Finally, for the tween/teen set, Susan Cooper's The Dark Is Rising books. I loved these as a kid, and came back to them as an ostensible grown-up to find them much richer and deeper than I knew at the time. Again, a rehashing of The Chosen One dynamic, but I guess I don't find that quite as tiresome as a lot of y'all. What I love about her books is her understanding of evil. It's not a Sauron, or a Shai-tan, or an unimaginable alien force bent on our subjugation, but rather that part within each of us that judges and stereotypes, that feeds bias, prejudice and racism. It's a force that doesn't want to destroy humanity, but rather to bring out the worst in humanity, and let us destroy each other. What Hanna Arendt called the banality of evil at the Nuremburg trials. Great stuff that is being turned into what looks like an unbelievable piece of shit movie, coming this Christmas! Nathan Rabin's feelings on 1999's The Grinch remake in his recent MYOF entry on Cat in the Hat echo my own regarding the upcoming The Dark Is Rising: a fascist film made by Nazi's bent on raping my childhood.

Okay, I think I'm spent. Thanks, Jason Heller, for a great blogpost, and an even awesomer comments thread. I really appreciate that you are a presence in the comments--kind of gives the whole thing a sense of unity and purpost.

Vitamin K1 out!


Mr Tambo said…
I'll pre-empt anyone who's thinking of it:

You're a huge nerd, Karlson!!!

Popular posts from this blog

Family and Gender in Ancient Rome

I mentioned below that Prof. Diane Lipsett delivered a wonderful lecture on the conversation currently taking place between New Testament scholars, family historians, social archaeologists and the like. The title of this post is actually the title of en entire semester-long course taught by Prof. Lipsett, so for our, geez, ninety minute session she condensed her focus to Men, Women, and Children in Ancient Rome. With her permission, I am posting my notes from this lecture below, tweaked a little for readability. Prof. Lipsett is interested in studies of gender formation among non-elites as well as elites, those people about whom we know much less because they did not have the resources or clout to commemorate and study themselves, generally speaking. Roman households were much broader than we conceive of in modern terms, with a wide spectrum of people connected by family and employment living under one roof (the terms domus/eikos/ikea capture this idea of an indiscriminate household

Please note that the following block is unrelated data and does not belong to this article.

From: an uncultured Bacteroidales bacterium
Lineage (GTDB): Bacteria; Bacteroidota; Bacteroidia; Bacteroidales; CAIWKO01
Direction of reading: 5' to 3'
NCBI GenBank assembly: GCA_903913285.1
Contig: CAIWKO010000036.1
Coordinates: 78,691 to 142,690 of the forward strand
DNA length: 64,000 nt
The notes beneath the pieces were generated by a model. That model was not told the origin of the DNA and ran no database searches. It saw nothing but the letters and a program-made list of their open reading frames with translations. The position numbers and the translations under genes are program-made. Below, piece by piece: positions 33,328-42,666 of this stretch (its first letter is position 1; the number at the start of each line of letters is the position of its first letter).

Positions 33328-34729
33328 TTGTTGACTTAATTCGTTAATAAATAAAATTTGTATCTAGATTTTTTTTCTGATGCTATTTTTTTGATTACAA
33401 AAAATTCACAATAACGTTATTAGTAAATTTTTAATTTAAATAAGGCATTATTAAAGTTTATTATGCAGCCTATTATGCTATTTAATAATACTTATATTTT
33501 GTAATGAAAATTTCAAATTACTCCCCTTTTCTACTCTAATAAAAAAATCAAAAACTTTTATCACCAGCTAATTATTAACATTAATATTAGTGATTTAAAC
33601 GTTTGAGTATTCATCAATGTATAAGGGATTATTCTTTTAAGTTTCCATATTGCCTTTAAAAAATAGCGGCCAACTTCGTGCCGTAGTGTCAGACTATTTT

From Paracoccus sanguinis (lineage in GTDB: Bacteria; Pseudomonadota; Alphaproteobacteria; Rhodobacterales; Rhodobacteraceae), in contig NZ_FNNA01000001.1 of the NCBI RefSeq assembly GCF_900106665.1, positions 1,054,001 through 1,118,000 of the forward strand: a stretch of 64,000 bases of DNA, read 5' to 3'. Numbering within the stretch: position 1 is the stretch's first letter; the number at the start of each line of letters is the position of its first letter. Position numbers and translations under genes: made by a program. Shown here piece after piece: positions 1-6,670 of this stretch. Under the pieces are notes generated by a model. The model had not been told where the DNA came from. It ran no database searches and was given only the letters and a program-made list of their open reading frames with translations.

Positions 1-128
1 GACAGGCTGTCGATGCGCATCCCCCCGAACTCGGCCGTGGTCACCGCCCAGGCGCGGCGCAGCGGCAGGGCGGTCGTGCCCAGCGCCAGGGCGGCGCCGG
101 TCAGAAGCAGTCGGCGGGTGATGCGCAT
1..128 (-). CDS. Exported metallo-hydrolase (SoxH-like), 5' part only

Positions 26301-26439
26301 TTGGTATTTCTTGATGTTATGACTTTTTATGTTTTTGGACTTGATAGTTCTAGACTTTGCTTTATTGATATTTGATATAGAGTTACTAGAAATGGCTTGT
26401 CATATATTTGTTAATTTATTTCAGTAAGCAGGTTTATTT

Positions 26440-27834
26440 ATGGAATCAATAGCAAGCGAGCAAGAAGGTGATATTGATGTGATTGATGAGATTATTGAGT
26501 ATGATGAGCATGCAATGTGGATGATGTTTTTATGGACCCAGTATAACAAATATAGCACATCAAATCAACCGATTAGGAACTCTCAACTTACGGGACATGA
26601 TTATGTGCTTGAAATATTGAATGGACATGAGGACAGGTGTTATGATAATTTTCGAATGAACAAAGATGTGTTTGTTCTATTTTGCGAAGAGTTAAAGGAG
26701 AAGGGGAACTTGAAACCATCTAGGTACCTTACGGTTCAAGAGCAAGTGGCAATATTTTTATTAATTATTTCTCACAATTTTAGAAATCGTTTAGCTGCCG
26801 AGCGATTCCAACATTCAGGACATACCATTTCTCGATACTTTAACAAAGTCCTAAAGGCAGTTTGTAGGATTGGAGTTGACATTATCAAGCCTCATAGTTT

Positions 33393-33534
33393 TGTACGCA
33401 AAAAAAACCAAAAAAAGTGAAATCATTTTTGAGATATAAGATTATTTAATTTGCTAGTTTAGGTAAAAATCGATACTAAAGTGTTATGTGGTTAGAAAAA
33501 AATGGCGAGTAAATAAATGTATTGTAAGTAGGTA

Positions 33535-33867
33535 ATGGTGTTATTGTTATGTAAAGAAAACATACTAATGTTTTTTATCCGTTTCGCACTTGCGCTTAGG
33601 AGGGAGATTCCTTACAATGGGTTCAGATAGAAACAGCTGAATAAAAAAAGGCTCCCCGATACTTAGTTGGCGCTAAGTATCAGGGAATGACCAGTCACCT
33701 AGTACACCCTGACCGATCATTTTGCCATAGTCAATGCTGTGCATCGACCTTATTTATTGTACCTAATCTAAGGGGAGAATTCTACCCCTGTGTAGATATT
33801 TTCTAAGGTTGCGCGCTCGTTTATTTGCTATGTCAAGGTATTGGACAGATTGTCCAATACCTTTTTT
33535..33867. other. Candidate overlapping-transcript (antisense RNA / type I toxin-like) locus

New Post!

Of course I'll wait to update this damn thing until the end of the semester, when all the shit I've been putting off for the last few weeks and months is cascading down on me like a fountain of lukewarm Coors Light. After Tuesday, things will be a little less hectic, but frankly I'm just looking ahead to the end of the week. If anyone has any ideas about applying a psychoanalytic method of art criticism to the devotional aspects of Georges Rouault's Miserere (in particular Plate 23, Rue des Solitaires) and the pros and cons of doing so, I'd love to hear about it.

Friday Night

I feel drained after this week. So I'm lifting weights by myself in the exercise room of the ArbCo Common House, doing KenKen puzzles in between sets, and feeling really glad I shelled out $30 on a cheapo Bluetooth speaker. It's astonishing that something that fits inside my water glass is capable of being too loud. Aesop Rock, Haim, Mike Doughty, Paper Tiger, and Lorde: this next set's for you. To come: some recent pictures I've made that I like.